Abstract 18299: Prevalence of and Correlates with QRS Prolongation in Heart Failure with Preserved Ejection Fraction: Data from the KaRen Study
Background: QRS ≥ 120 ms is present in 1/3 of patients with heart failure with reduced ejection fraction, favorably treated with cardiac resynchronization therapy. In heart failure with preserved ejection fraction (HFPEF), the prevalence of and correlates with QRS prolongation are largely unknown.
Methods: KaRen is a multicenter prospective registry of HFPEF (ClinicalTrials.gov NCT00774709). Inclusion criteria are Framingham symptoms and signs of heart failure together with NT-proBNP >300 ng/L and LVEF ≥45%. In patients with sinus rhythm and with atrial fibrillation / flutter (AF), the prevalence of and association between QRS prolongation and clinical characteristics was assessed with uni- and multivariable linear regression, with 10 clinical variables, ejection fraction, and EKG parameters (10 in sinus rhythm; 6 in AF), using backward step-wise selection based on p < 0.10.
Results: We studied 382 patients, mean (SD) age 77 (9) years, 56% women. QRS < 120 ms, 120-149 ms, ≥ 150 ms, LBBB, and ventricular-paced EKG was present in 78, 11, 3, 3 and 8% respectively. One-hundred twenty-six patients (35%) had AF. AF was not associated with QRS width. The table lists variables independently associated with QRS in ms, their baseline values and Beta coefficients, separately among patients in sinus rhythm and AF, excluding ventricular-paced patients.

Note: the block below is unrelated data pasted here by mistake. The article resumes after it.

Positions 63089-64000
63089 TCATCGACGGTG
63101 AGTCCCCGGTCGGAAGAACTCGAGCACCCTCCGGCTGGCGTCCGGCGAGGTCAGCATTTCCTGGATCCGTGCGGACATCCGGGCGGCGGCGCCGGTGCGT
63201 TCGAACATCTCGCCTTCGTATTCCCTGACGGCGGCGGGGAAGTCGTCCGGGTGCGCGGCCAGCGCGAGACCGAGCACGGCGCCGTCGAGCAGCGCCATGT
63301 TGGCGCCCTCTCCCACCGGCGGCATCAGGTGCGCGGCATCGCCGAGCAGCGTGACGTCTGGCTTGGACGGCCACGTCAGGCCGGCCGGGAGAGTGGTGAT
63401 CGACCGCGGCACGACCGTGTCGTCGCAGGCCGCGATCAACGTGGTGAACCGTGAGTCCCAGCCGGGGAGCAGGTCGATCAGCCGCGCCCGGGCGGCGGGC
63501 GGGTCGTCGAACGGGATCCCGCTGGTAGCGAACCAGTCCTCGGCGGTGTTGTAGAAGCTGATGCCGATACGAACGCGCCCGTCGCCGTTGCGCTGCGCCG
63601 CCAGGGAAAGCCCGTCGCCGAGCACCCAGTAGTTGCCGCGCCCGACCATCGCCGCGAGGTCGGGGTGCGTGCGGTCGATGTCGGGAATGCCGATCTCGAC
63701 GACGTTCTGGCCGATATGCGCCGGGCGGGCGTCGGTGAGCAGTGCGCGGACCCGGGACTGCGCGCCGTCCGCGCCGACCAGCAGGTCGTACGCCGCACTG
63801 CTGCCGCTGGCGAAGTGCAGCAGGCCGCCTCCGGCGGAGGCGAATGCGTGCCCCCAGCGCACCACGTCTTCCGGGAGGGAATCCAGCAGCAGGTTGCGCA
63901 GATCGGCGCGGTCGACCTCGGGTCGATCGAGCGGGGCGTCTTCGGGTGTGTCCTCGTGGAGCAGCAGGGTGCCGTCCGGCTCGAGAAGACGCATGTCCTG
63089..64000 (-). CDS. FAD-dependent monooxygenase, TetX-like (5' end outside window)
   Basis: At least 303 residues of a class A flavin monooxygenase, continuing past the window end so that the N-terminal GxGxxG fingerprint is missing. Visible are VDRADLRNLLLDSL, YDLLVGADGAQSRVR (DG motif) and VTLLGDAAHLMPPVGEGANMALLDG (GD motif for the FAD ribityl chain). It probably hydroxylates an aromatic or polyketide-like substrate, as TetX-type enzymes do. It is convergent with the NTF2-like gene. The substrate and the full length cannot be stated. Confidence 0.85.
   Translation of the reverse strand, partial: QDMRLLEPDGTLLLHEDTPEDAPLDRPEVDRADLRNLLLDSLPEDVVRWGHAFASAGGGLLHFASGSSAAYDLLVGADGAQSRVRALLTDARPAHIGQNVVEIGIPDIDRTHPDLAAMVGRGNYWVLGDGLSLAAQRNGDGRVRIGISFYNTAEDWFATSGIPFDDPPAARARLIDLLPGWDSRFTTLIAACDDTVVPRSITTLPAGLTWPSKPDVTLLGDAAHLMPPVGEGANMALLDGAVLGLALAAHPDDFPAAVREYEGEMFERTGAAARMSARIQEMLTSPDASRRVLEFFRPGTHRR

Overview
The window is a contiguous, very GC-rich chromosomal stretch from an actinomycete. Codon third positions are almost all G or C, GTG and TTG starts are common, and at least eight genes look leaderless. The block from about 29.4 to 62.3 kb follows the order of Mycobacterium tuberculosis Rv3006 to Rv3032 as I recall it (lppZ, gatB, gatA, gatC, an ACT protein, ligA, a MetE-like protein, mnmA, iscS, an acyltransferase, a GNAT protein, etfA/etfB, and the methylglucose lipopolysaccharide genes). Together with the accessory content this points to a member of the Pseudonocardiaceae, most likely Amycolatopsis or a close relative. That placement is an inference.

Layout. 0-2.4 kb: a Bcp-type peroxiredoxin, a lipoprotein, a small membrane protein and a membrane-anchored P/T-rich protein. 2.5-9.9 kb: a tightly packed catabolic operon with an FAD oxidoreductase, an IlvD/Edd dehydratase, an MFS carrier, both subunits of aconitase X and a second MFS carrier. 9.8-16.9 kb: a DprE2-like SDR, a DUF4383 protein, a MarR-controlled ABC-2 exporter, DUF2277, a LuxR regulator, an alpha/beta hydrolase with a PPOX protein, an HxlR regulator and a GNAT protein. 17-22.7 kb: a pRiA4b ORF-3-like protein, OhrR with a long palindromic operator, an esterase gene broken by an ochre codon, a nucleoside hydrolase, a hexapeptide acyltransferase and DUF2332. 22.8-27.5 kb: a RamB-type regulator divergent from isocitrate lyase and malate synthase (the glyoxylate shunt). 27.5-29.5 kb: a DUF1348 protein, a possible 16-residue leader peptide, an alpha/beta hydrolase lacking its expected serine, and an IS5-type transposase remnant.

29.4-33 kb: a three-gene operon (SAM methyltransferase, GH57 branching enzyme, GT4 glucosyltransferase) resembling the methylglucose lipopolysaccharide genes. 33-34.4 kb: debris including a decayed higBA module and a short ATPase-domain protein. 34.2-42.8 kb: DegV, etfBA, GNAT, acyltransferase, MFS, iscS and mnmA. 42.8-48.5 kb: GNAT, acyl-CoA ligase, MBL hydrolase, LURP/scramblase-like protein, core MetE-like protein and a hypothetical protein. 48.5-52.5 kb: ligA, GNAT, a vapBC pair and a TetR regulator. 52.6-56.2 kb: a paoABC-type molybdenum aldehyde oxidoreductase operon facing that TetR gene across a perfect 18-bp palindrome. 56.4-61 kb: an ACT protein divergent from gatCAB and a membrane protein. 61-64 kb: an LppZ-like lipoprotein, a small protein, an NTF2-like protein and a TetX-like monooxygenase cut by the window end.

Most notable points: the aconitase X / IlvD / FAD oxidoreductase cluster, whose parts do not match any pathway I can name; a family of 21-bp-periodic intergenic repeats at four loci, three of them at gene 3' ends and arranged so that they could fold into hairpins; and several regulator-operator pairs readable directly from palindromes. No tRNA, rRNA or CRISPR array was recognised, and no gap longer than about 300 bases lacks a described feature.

Conclusions: In HFPEF, QRS prolongation and LBBB are less common than in reduced ejection fraction. QRS prolongation is associated with other EKG pathology and with B-blocker use. The rarely measured parameter “P-wave duration” may reflect the same underlying global conduction delay as QRS duration.
- © 2012 by American Heart Association, Inc.